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Kapandríti, Greece

Atypical lipomatous tumor (ALT)/well-differentiated liposarcoma (WDL) of the pectoralis major muscle is an exceedingly rare clinical entity. We describe here a case of intramuscular ALT/WDL of the pectoralis major muscle in a female patient who presented with clinical manifestations of a rapidly growing breast tumor. Diagnostic evaluation and management of the patient are discussed along with a review of the relevant literature. We conclude that although the clinical examination may be inconclusive, the mammogram and especially the magnetic resonance imaging scan can precisely delineate the anatomic location and extent of the ALT/WDL of the pectoralis major muscle, thus allowing a correct preoperative diagnosis and adequate preoperative surgical planning. Complete resection is the treatment of choice for ALT/WDL. Long-term follow-up, however, remains mandatory because of the risk of local recurrence or delayed dedifferentiation. Source


Salemis N.S.,Breast Cancer Surgery Unit
Breast Disease | Year: 2012

Anticoagulant-induced spontaneous breast hematoma is a very rare clinical entity with only a few cases reported in the literature so far. We describe a case of a spontaneous breast hematoma in a female patient under combined oral anticoagulant and antiplatelet therapy. Physicians should be aware of this possibility in patients under anticoagulant treatment presenting with sudden onset of breast pain and a palpable mass. Repeat imaging is mandatory until complete clinical and imaging resolution of the hematoma. If an abnormality persists, further investigation is needed to exclude an underlying malignancy. © 2012/2013-IOS Press and the authors. Source


Salemis N.S.,Breast Cancer Surgery Unit | Merkouris S.,Army General Hospital | Kimpouri K.,National and Kapodistrian University of Athens
Breast Disease | Year: 2011

Background: Mondor's disease is a rare benign clinical entity characterized by thrombophlebitis of the superficial veins of the anterolateral thoraco-abdominal wall. Although several predisposing factors have been reported, the exact pathogenesis remains unclear. Patients and methods: We retrospectively reviewed the medical records of all patients older than 14 years who were diagnosed with Mondor's disease of the breast at the Breast Cancer Surgery Unit of Army General Hospital over a 3-year period. Results: Five cases of Mondor's disease were identified among 5717 breast examinations performed during the study period. In 4 patients the disease was considered to be idiopathic. Ultrasonography established the diagnosis in all patients but mammography was inconclusive in two cases due to the presence of dense breast tissue. Four patients received symptomatic treatment. All patients had complete clinical resolution within 2-8 weeks of presentation, and they are well without any evidence of recurrence for 3 to 32 months later. No cases were associated with breast cancer. Conclusions: Mondor's disease of the breast is a rare benign self-limiting clinical entity. Ultrasonography is the diagnostic modality of choice but mammography may be inconclusive in the presence of dense breast tissue. Awareness of this rare entity is mandatory to prevent an unnecessary biopsy whereas the patients should be reassured of the benign nature of this disorder. Thorough evaluation is however necessary to rule out an underlying breast cancer or another systemic disease. © 2011/2012 - IOS Press and the authors. All rights reserved. Source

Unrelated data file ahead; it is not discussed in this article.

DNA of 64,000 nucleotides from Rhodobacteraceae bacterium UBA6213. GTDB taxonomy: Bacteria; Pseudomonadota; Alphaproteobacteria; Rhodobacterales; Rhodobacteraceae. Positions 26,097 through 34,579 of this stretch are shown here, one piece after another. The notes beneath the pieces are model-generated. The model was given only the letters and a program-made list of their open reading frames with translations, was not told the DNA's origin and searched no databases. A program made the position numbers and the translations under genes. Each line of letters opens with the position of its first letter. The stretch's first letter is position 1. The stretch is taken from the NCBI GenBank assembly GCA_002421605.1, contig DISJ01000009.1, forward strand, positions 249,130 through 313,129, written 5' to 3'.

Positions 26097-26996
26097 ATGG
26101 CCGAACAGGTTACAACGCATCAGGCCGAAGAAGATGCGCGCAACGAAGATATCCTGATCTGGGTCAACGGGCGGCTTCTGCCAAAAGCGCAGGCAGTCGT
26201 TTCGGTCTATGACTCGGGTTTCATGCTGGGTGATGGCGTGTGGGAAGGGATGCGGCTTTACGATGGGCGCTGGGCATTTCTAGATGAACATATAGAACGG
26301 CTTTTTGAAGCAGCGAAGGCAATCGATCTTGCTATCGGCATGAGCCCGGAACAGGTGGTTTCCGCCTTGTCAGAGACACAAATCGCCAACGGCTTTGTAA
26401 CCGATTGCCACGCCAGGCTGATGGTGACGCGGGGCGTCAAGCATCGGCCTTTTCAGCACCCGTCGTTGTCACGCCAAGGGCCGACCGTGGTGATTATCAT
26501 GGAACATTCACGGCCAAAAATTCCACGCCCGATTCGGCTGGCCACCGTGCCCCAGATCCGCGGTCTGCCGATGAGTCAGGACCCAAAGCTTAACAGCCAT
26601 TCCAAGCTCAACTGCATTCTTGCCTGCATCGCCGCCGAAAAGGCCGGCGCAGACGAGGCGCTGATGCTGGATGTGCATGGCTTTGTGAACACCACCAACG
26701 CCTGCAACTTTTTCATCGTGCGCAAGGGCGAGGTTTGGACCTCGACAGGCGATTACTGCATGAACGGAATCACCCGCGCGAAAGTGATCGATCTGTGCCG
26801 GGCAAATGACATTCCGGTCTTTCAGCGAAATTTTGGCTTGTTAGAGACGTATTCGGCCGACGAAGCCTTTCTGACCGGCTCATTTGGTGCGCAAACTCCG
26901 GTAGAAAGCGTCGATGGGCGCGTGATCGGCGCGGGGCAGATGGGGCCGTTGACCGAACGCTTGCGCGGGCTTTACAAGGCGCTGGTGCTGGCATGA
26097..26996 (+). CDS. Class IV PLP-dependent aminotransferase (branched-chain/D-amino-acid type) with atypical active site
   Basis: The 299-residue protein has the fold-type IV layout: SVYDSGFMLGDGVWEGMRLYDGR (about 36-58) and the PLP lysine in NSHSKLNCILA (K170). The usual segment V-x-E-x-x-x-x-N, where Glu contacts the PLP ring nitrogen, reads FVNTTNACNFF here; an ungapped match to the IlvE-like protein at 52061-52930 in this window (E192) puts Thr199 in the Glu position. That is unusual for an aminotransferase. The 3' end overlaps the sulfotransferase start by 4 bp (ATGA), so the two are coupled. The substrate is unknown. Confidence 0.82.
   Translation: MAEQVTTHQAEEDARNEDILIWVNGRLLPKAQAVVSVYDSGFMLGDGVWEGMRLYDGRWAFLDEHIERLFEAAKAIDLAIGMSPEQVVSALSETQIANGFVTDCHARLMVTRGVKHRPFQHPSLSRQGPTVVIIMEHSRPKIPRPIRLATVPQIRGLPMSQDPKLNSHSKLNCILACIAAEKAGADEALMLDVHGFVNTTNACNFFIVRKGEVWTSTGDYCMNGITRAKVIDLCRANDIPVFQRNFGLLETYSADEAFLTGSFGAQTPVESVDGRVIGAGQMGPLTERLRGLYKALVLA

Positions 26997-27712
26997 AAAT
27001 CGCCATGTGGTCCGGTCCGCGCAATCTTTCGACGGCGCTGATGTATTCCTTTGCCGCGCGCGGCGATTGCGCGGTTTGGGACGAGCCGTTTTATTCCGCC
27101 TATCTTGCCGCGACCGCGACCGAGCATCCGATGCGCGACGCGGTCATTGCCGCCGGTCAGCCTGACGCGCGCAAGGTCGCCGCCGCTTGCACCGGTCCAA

Salemis N.S.,Breast Cancer Surgery Unit | Nakos G.,Army General Hospital | Tsiambas E.,Army General Hospital | Tsantilas V.,Breast Cancer Surgery Unit | Seretis C.,Breast Cancer Surgery Unit
Breast Disease | Year: 2012

Myofibroblastoma of the breast (MFB) is a rare benign tumor of mesenchymal origin with only 80 cases reported in the literature so far. It most commonly occurs in elderly males and postmenopausal females and grows slowly over a period of months to years. In this study we describe a very rare case of a MFB in a premenopausal woman who presented with a rapidly growing breast mass. Diagnostic evaluation and management of the patient are discussed along with a review of the literature. We conclude that despite its rarity, myofibroblastoma should always be considered in the differential diagnosis of mesenchymal breast tumors. No specific imaging features have been described. Thorough immunohistochemical analysis is crucial to obtain a definitive diagnosis. Local excision is the treatment of choice. © 2012/2013-IOS Press and the authors. Source

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